The Industry

The Don’t-Order-Everything Store

Strained by the pandemic, Amazon is now discouraging people from buying so much stuff.

Amazon packages strewn across a city sidewalk.
Amazon would like to ship fewer of these. Cindy Ord/Getty Images

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Since its founding, Amazon executives have espoused a vision of building “Earth’s most customer-centric company.” Right now, though, they’d prefer those customers to stop hitting the order button quite so much.

Overwhelmed with shoppers, trying to prioritize “essential” items like medical supplies and paper goods, and straining to keep its workforce healthy, Amazon has begun to nudge people to order fewer products by tinkering with its interface, cutting down on advertising, and making it ever so slightly less convenient to get certain packages delivered to people’s doors. A company premised on people buying stuff online is now trying to get people to buy less stuff online.

As the Wall Street Journal recently reported, Amazon in March began quietly doing away with the “customers who bought this item also bought” widgets that recommend additional products to users based on what’s in other people’s carts. The company is also backpedaling on its one-day shipping guarantee for Prime members in Europe, setting the default instead to two days for in-stock orders.

Amazon is taking an axe to many of its promotional initiatives as well. In a bid to lure in fewer customers, the company is cutting back considerably on advertising in Google search results and on commission rates for its affiliate marketing program. That program gives a portion of the revenue from a sale to e-commerce companies and media outlets—including Slate—if a customer landed on the product page through a link they posted. Commission rates are expected to drop more than 50 percent for certain items. Amazon has additionally called off Mother’s Day and Father’s Day campaigns aimed at getting people to splurge on their parents and indefinitely postponed Prime Day, the doorbuster blowout it typically holds in July.

Amazon has been sprinting to keep up with the soaring demand for home deliveries as more shops have been ordered closed and people have become increasingly uneasy about going outside. The company hired 100,000 warehouse and delivery employees in the U.S. over the last four weeks and announced on Monday that it’s looking to recruit an additional 75,000. It is also investing more than $500 million for pay increases to employees, an increase from the $350 million it had originally been planning to spend through the end of April. In March, its delivery service shifted its priorities to focus on household goods and medical supplies. It temporarily halted Fulfilled by Amazon shipments on nonessential items from third-party sellers, though Amazon reversed the ban this week. The company is also introducing waitlists for its Amazon Fresh and Whole Foods home grocery delivery service in an attempt to make the influx of orders more manageable. At-home work and entertainment is also putting unprecedented stress on Amazon’s cloud service, AWS, though the system has been designed to handle enormous spikes during emergencies.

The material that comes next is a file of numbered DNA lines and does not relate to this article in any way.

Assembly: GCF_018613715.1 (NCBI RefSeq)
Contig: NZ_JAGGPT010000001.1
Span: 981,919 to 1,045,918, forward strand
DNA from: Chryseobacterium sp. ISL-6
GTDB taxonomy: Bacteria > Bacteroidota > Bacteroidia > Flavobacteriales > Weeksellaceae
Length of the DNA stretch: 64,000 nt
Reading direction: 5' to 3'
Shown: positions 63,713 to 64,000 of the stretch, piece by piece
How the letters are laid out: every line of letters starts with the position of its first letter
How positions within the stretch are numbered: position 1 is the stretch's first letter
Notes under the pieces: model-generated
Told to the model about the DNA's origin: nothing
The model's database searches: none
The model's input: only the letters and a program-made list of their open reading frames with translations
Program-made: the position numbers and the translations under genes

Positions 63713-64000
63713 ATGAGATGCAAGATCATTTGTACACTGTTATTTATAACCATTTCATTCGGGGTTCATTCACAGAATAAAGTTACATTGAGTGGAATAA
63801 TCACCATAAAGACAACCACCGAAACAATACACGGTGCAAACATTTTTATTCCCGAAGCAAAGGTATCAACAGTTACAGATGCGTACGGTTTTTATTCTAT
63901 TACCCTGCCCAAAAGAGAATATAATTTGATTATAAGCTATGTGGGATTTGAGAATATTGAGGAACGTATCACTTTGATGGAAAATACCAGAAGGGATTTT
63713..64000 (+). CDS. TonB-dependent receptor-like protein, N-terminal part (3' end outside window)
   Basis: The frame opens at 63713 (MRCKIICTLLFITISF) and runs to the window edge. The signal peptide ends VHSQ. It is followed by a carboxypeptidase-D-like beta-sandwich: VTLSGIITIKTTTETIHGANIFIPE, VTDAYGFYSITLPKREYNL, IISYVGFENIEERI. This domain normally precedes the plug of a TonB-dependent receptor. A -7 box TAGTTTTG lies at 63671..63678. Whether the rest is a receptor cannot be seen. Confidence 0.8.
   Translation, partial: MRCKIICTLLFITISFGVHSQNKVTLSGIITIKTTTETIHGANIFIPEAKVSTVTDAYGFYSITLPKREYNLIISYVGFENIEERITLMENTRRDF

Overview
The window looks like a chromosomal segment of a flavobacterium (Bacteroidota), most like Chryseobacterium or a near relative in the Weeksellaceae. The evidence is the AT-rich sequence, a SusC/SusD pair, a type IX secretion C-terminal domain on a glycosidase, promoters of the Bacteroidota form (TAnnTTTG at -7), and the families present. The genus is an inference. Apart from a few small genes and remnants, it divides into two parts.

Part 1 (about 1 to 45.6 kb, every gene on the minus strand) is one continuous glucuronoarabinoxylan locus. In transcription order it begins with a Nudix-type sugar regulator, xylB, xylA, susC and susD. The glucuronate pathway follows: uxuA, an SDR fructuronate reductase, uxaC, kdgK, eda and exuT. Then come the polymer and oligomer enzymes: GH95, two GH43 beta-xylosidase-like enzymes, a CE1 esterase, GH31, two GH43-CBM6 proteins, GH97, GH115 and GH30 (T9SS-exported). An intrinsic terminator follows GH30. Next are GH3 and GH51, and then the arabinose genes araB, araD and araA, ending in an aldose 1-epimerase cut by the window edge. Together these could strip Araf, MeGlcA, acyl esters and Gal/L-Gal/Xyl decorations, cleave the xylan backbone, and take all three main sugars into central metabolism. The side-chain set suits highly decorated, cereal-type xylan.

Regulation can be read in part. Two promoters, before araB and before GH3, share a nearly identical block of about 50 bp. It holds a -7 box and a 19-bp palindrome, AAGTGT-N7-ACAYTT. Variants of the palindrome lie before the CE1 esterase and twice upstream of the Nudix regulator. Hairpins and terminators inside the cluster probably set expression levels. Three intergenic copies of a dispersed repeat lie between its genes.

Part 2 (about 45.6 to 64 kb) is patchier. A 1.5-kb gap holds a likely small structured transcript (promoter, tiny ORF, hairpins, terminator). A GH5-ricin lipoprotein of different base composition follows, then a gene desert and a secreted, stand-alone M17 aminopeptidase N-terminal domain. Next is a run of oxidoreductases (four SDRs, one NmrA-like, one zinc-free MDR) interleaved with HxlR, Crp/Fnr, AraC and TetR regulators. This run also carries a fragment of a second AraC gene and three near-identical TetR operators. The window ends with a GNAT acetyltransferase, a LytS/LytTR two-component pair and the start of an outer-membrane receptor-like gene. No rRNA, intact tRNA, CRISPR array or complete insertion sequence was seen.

Meanwhile, employees at Amazon’s shipping facilities have been overwhelmed themselves with both the volume of orders and the risks of showing up to work during a pandemic. Many workers are opting to stay at home in order to protect their health after discovering that colleagues tested positive for COVID-19, so some fulfillment centers have had to make do with a lean staff. Groups of employees across the country have been holding demonstrations in a bid to push Amazon to implement more safety measures at the facilities and to cease shipping nonessential items so that the volume isn’t so stressful.

Amazon achieved its dominance in the e-commerce sector partly by making online shopping as quick and frictionless as possible. Its centralization of an innumerable selection of products and development of an omnipotent delivery infrastructure made consumers accustomed to expecting their packages in mere days, and in some cases hours, after pressing “Place Your Order.” Now, with a once-in-a-generation emergency that actively discourages people from venturing out to brick-and-mortar stores, Amazon’s business model is clearly benefiting—but it looks like it may be turning out to be too much of a good thing. What we’re seeing now is a very large vehicle, with countless moving parts, lightly tapping the brakes. It’s going to make some noise.

For more on the impact of COVID-19, listen to Thursday’s What Next: TBD.